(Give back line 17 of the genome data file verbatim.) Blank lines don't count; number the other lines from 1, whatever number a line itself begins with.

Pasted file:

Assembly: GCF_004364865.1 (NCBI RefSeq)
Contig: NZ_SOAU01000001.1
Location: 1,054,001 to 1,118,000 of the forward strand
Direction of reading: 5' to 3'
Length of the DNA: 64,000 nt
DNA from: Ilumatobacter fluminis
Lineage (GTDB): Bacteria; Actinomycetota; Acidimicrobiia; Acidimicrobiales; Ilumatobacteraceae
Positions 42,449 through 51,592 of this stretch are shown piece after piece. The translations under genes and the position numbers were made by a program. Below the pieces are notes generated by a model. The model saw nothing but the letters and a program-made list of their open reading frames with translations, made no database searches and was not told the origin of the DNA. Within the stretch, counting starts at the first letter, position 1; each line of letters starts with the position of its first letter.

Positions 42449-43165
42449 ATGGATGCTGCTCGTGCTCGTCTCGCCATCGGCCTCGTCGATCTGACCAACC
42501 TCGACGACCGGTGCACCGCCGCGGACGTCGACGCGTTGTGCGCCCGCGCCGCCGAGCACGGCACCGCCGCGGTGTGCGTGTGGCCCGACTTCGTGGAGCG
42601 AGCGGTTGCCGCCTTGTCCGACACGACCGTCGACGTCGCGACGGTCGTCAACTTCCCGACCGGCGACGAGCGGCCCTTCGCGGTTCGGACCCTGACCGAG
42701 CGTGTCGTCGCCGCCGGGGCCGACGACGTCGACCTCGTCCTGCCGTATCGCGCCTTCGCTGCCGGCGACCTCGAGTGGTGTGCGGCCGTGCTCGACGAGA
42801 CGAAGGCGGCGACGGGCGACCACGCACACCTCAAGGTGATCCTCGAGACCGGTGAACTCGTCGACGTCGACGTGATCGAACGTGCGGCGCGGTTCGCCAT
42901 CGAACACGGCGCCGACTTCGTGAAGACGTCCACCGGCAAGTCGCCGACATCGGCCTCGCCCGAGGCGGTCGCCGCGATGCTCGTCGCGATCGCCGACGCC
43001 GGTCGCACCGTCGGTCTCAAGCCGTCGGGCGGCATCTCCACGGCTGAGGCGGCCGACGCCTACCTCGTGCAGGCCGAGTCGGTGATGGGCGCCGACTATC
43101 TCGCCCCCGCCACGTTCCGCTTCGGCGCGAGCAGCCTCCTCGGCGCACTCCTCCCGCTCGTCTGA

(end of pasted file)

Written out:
43101 TCGCCCCCGCCACGTTCCGCTTCGGCGCGAGCAGCCTCCTCGGCGCACTCCTCCCGCTCGTCTGA